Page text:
Neural circuits engaged in mastication and orofacial nociception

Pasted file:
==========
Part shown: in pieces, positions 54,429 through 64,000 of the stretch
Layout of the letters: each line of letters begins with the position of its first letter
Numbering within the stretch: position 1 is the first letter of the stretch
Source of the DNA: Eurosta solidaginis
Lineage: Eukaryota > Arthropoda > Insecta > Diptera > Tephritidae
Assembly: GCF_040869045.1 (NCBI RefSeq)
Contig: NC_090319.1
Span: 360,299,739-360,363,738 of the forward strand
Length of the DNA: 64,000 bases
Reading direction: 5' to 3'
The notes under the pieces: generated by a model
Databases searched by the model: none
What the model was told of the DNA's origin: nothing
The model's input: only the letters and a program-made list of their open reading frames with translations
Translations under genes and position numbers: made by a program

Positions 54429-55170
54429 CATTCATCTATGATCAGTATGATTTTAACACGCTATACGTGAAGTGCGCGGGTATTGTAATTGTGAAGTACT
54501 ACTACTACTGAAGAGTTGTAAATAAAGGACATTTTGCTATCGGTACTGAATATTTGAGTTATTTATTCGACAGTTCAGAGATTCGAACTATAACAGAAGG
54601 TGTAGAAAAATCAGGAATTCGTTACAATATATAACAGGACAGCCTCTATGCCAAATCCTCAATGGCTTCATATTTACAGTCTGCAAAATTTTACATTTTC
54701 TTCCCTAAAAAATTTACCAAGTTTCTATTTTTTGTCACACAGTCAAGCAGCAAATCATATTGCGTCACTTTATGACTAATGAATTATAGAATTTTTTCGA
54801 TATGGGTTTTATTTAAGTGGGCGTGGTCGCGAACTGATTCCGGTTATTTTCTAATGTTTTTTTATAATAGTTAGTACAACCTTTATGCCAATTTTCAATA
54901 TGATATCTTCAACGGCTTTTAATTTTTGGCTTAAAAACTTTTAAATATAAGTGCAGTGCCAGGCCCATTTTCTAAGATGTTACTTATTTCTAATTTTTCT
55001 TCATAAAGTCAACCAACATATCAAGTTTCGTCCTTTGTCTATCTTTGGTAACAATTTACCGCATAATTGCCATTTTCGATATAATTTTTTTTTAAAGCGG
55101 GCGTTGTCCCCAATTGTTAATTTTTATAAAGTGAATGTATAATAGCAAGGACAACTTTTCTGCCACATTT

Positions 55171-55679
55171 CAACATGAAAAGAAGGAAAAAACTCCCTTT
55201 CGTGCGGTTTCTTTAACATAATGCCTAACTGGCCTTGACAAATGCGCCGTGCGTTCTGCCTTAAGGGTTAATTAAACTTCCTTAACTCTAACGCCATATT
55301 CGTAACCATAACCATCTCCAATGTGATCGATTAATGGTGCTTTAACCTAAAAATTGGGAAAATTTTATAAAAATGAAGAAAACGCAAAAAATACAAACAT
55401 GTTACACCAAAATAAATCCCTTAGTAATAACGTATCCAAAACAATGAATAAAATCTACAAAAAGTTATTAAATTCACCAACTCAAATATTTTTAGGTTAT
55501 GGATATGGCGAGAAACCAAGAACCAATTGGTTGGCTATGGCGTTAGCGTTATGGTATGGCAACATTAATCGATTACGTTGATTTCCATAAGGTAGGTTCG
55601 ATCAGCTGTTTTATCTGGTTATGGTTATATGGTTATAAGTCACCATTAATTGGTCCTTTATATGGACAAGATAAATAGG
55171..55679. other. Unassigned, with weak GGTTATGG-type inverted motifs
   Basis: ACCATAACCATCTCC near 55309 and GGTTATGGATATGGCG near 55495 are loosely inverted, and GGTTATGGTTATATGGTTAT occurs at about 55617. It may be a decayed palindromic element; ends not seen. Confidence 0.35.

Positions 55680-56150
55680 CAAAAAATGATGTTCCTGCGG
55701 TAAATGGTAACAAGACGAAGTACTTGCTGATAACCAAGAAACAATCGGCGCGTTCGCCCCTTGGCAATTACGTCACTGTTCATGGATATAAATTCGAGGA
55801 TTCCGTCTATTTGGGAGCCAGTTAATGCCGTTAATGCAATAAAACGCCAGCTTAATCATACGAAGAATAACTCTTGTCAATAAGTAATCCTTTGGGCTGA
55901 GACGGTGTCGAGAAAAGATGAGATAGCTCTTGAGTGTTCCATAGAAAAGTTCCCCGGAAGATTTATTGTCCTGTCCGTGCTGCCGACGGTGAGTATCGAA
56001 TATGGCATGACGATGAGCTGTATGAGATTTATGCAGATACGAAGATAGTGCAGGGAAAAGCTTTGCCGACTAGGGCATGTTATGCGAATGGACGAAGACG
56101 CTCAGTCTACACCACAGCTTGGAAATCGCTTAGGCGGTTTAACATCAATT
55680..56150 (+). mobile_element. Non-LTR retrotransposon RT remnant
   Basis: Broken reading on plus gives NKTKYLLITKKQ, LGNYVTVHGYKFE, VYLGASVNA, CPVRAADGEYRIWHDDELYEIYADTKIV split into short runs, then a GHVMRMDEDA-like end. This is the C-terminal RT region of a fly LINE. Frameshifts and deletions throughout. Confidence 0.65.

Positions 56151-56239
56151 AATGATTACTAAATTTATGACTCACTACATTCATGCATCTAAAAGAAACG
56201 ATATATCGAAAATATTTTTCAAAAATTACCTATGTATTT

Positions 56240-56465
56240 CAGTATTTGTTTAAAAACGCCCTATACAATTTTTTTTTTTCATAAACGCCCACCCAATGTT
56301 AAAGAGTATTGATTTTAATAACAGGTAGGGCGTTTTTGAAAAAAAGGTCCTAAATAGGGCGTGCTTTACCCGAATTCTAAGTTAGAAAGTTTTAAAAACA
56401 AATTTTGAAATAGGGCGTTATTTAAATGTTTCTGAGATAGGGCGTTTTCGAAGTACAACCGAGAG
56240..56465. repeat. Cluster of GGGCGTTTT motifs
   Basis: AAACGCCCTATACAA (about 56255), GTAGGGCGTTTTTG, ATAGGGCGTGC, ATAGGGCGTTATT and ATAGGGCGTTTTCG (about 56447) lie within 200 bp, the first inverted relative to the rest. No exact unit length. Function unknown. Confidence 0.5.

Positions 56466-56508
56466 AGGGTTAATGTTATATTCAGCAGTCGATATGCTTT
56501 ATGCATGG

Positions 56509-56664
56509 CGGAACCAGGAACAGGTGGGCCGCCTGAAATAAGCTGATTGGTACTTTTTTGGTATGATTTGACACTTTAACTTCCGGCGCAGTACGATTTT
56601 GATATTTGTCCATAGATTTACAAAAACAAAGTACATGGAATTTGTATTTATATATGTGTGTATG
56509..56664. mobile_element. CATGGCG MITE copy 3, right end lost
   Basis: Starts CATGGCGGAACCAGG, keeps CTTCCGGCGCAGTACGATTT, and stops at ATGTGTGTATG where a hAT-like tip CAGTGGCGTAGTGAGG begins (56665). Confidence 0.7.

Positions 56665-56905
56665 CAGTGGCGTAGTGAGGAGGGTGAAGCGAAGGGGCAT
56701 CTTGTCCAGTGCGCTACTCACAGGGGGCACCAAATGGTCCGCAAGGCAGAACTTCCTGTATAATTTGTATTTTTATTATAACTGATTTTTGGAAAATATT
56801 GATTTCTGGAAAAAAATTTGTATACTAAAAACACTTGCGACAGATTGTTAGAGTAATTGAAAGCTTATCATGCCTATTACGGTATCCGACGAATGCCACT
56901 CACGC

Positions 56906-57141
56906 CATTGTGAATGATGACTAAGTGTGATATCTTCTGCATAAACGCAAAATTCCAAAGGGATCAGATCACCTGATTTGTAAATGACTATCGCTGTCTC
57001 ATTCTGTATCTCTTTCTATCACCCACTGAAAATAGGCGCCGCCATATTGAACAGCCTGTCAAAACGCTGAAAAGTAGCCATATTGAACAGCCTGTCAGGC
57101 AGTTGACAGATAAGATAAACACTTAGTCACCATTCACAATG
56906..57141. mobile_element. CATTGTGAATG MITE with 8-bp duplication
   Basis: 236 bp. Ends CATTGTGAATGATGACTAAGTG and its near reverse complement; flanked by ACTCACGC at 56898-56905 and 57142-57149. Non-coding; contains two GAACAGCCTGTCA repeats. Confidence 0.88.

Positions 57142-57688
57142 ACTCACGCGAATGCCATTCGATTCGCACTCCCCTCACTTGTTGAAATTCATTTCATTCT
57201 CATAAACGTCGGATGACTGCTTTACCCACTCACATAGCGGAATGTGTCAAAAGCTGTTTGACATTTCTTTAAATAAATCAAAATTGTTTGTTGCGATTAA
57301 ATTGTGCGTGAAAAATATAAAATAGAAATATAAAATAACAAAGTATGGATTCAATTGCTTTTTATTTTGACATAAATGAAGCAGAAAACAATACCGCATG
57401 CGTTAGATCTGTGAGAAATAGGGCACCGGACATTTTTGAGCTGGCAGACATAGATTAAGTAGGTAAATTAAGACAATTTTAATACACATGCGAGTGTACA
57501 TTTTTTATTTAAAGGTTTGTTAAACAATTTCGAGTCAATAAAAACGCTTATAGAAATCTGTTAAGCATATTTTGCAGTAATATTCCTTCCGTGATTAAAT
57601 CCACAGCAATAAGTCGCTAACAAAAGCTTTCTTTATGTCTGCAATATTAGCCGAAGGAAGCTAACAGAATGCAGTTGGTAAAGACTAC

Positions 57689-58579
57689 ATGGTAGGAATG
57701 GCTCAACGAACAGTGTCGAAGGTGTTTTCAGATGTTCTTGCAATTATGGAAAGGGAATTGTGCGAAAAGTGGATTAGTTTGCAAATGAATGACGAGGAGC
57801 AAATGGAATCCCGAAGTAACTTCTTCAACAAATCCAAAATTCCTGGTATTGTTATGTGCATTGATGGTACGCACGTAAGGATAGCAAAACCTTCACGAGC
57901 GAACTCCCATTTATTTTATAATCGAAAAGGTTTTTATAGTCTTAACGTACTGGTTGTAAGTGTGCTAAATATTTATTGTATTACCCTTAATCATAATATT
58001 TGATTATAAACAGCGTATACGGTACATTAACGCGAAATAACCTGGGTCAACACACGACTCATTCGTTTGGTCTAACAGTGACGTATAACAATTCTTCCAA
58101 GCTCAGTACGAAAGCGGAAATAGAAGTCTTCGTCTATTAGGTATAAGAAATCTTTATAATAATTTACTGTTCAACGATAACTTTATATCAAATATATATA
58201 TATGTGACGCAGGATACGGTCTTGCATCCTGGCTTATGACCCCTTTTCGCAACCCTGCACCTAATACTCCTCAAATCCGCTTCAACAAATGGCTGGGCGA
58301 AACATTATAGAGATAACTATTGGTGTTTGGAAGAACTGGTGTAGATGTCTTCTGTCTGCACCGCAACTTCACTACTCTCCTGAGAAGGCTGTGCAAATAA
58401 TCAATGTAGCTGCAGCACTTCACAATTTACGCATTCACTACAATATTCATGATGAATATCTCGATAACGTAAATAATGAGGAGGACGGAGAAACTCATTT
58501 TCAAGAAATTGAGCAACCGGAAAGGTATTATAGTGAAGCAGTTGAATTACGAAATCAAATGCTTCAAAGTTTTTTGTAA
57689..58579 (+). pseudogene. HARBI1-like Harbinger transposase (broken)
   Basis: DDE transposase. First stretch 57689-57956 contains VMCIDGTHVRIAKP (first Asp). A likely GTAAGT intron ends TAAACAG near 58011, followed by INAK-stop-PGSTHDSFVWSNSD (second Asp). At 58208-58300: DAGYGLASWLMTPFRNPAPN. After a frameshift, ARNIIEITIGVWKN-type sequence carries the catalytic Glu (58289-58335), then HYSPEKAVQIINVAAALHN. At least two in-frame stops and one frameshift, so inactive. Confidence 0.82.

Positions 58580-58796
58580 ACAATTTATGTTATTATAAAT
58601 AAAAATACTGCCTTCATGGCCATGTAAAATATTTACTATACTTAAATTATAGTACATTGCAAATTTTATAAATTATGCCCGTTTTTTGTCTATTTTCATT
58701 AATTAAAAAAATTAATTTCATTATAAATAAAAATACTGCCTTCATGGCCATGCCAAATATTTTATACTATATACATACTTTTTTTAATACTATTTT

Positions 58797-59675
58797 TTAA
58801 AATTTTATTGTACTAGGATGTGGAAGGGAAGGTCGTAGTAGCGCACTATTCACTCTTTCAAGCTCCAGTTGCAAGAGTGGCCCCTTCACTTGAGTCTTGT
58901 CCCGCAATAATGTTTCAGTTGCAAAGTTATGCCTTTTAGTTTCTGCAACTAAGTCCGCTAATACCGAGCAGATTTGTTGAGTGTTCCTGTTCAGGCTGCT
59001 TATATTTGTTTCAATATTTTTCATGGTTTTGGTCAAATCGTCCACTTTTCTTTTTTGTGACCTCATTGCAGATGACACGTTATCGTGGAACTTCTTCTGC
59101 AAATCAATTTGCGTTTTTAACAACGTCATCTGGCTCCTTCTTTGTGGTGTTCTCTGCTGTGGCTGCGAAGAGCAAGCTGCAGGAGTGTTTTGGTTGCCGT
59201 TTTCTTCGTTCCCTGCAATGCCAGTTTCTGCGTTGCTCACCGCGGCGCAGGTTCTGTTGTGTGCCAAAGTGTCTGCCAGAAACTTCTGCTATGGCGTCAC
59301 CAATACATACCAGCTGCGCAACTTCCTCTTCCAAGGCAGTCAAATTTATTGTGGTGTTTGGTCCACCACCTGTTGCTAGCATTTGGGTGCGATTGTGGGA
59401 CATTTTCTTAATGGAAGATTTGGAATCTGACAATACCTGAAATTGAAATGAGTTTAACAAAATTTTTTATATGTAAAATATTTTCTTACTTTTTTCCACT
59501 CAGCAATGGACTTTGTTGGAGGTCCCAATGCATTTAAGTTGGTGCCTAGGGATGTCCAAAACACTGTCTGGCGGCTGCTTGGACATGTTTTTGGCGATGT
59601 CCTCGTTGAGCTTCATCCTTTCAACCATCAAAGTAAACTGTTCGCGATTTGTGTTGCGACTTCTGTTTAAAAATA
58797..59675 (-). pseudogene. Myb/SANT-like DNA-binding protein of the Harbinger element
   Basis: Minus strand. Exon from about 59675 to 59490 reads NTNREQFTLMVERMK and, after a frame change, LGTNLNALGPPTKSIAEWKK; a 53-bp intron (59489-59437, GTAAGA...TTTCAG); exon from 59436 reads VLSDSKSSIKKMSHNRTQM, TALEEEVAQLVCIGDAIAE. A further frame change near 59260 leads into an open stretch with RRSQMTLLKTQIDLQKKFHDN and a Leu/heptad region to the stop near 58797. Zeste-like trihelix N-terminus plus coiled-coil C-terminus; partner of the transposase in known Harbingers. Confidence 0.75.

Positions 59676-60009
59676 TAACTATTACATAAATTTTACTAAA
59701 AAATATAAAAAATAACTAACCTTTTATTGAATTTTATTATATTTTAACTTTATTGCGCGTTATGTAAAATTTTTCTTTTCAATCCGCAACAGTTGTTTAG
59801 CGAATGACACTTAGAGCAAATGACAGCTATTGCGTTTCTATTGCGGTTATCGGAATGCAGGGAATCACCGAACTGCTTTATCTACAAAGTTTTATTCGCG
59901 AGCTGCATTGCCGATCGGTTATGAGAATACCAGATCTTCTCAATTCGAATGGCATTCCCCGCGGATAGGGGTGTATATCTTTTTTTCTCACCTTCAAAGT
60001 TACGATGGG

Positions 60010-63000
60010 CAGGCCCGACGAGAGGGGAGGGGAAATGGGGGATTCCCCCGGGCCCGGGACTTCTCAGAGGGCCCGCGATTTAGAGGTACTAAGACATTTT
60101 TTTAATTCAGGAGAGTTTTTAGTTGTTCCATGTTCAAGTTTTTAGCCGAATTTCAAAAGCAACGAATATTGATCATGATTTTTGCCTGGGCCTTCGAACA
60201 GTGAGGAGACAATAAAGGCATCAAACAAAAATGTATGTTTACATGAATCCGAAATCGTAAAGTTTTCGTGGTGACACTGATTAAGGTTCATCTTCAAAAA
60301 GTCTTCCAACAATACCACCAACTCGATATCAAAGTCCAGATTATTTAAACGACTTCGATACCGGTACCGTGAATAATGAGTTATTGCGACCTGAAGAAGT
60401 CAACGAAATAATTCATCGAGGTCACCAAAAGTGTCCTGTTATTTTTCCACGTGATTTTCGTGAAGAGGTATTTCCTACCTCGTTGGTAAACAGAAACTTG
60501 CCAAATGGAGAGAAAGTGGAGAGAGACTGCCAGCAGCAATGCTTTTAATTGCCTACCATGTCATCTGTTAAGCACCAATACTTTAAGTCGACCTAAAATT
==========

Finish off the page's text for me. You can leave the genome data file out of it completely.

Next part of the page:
Sammanfattning: A deeper understanding of both movement control and the effects of nociceptor inputs on our motor systems is critical for proper clinical diagnosis of musculo-skeletal dysfunctions and for development of novel rehabilitation schemes. In the jaw system, masticatory movements are produced by a central pattern generator (CPG) located in the brainstem. Considerable efforts have been made in deciphering this neuronal network. The present thesis contributes towards an increasingly detailed understanding of its essential elements, and presents a hypothesis of how deep somatic pain (i.e. muscle pain) may be evoked and interferes with the masticatory CPG circuitry.In Paper I, the expression of c-Fos-like protein was used as a molecular marker to visualize brainstem neurons that were active during induced fictive mastication in the anesthetized and paralyzed rabbit. Our findings provide a previously lacking detailed record of the neuronal populations that form the masticatory motor pattern. Certain cells were located in brainstem areas previously suggested to be involved in the masticatory CPG. However, it was a new finding that neurons in the dorsal part of the trigeminal main sensory nucleus (NVsnpr-d) may belong to this circuitry. Paper II focused on the discovered neurons in NVsnpr in an in vitro slice preparation from young rats. Intracellular recordings allowed us to define two cell types based on their response to depolarizing current. Microstimulation applied to the trigeminal motor nucleus, its reticular border, the parvocellular reticular formation and the nucleus reticularis pontis caudalis, elicited postsynaptic potentials in 81% of the neurons tested. Responses obtained were predominately excitatory and sensitive to gluta-matergic antagonists DNQX or/and APV. Some inhibitory and biphasic responses were also evoked. Bicuculline methiodide or strychnine blocked the IPSPs indicating that they were mediated by GABAA or glycinergic receptors. About one third of the stimulations activated both types of neurons antidromically. Neurons in NVsnpr-d seem to gather all the conditions that can theoretically account for a role in masticatory rhythm generation.In Paper III, the masticatory model system was used to investigate the possible role of muscle spindle primary afferents in development of persistent musculoskeletal pain. Following intramuscular acidic (pH 4.0) saline injections of rat masseter muscles, in vitro whole cell recordings were done from jaw closing muscle spindle somata located in the trigeminal mesencephalic nucleus (NVmes). Compared to control neurons, the somata of afferents exposed to acid had more hyperpolarized membrane potentials, more hyperpolarized thresholds for firing, high frequency membrane oscillations and ectopic bursting of action potentials. These changes in membrane properties lasted for up to 35 days. Within the same time frame experi-mental animals showed hypersensitivity to touch on the skin covering the injected muscle. Similar saline injections also resulted in a significant increase of activity dependent c-Fos expression in NVmes neurons compared to controls. Immuno-fluorescence and lectin binding studies indicated that small-caliber muscle afferents containing known nociceptor markers (CGRP, SP, P2X3, TRPV1 and IB4) and expressing glutamate receptors are found close to the annulo-spiral endings of the NVmes afferents. Combined, our new observations support the hypothesis that excessive release of glutamate, within muscle spindles due to ectopically evoked antidromic action potentials, could lead to development of persistent musculoskeletal pain by activation and/ or sensitization of adjacent muscle afferent nociceptors.
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